by Ninad D Sheth | 12:38 PM April 04, 2017

Heron TP: Armed Israeli drones to be a game changer for IAF

Heron TP: Armed Israeli drones to be a game changer for IAF



The acquisition of the armed drones has come not a moment too late. For one thing, both China and Pakistan already have such capability, for another India’s indigenous Nishant drone program has been a total disaster.

India will start taking delivery of ten Heron TP armed drones during the PM‘s forthcoming visit to Israel. The acquisition of armed drones is a game changer for Indian air force. It takes the air force - that already operates about 200 Israel made surveillance drones, into the future. The future of air power increasingly looks pilotless. While India paid for the drones in 2015, its delivery was only possible after India entered the Missile technology control regime allowing Israel to deliver such arms. 

 

Armed drones provide tactical flexibility
 

The armed drones will offer unprecedented tactical flexibility to the IAF. These drones can be useful in those operations where Pilot lives would otherwise be at risk. Manufactured by the Israel aircraft industry the Heron TP can fly and hover for up to 40 hours at a time. It is powered by a 1200 horsepower engine and can fly up to 45,000 feet high. They can also carry 1000 kilos guided missiles and bombs. These characteristics make them ideal should India want to do another surgical strike. All this can be achieved without risking the lives of its pilots. 

Endurance is the real asset of Heron TP drones. 

Pilots will not be able to carry out 40-hour missions at one go while armed drones do this routinely. The drone has enhanced all-weather capability which allows it to operate in bad weather and with infra-red night vision camera mounting can also operate in the dark.


Besides undertaking risky cross-border hits the drones have several other roles. They can be used to take out identified targets such as artillery batteries or kill armed intruders from across the LOC. The drones can also undertake missions such as battle damage assessment in case of war. They can attack terror camps and related infrastructure such as supply lines.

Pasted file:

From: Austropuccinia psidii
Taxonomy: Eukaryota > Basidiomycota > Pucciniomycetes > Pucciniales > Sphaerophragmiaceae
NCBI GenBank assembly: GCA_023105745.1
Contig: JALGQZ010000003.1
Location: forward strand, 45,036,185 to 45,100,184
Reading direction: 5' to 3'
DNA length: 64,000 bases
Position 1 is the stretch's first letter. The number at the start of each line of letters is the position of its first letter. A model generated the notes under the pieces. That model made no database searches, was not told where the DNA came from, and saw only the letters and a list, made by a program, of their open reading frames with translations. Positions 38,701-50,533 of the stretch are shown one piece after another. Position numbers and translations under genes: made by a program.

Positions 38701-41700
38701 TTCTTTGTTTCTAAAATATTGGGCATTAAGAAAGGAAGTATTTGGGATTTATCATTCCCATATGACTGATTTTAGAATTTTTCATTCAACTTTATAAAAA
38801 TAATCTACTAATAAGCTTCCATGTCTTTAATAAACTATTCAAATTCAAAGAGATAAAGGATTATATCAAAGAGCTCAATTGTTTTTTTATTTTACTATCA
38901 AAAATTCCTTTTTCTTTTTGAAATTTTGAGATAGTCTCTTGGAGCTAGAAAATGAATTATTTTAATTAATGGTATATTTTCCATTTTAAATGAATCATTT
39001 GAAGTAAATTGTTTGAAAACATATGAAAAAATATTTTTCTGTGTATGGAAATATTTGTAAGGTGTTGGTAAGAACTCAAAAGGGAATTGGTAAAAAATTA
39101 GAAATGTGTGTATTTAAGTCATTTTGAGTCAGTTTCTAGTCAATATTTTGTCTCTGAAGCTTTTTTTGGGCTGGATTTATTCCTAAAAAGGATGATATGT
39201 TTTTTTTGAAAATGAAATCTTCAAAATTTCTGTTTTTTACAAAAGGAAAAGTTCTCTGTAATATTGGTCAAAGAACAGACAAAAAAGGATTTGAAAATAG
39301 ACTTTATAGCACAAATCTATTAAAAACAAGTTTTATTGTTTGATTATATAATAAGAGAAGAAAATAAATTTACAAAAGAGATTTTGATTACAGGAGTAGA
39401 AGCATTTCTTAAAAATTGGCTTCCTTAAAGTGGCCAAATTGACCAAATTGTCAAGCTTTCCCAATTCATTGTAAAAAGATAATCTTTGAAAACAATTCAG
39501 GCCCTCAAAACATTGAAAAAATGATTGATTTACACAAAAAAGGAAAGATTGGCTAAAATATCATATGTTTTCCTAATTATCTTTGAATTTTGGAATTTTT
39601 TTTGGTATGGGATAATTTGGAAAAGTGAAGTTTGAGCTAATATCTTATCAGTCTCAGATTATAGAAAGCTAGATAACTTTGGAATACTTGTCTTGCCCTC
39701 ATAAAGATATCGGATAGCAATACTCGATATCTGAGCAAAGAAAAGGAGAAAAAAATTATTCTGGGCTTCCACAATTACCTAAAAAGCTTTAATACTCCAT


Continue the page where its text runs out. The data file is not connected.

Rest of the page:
They can assist fighter aircraft in target acquisition and boost ground attack capabilities in difficult to reach terrain such as high mountain passes. Their long endurance levels also mean that they can be of great value in joint operations with the Navy and can provide cover to maritime assets. They can also provide tactical advance air cover for army units.

A droned out Neighbourhood


The acquisition of the armed drones has come not a moment too late. For one thing both China and Pakistan already have such capability, for another India’s indigenous Nishant drone program has been a total disaster.  

All Nishant drones that the DRDO provided to the army crashed and the programme has been put in cold storage. Meanwhile the Chinese are developing a new generation of armed drones the Wing Long II, however, this has a weaker engine than the heron’s and can carry only about 200 kilos of weapons and its endurance is estimated to be less than one-third of the Israeli counterpart.

 

However, it costs just about $5 million apiece compared to $40 million for the Heron. Pakistan too has china made Ch3A armed drone and a homemade Buraq drone. Both can carry an estimated 100 kilos of weapons but their weaker engine does not give them a range or endurance comparable to the Heron.  

 

Besides the drones, India has also purchased $350 million worth of other weapons including the supersonic Barak surface to air missile systems and next generation mine countermeasure systems. The India-Israel defence relationship is deepening and while high cost of the defence equipment remains an issue - Israel is increasingly providing weapons to India that no other country can. PM Modi’s visit to Israel will further cement this very important strategic partnership.


    

(The author is a Delhi-based security analyst for defence, foreign policy stories.He was also a visiting fellow at the Institute of Chinese studies, Delhi)

Show Full Article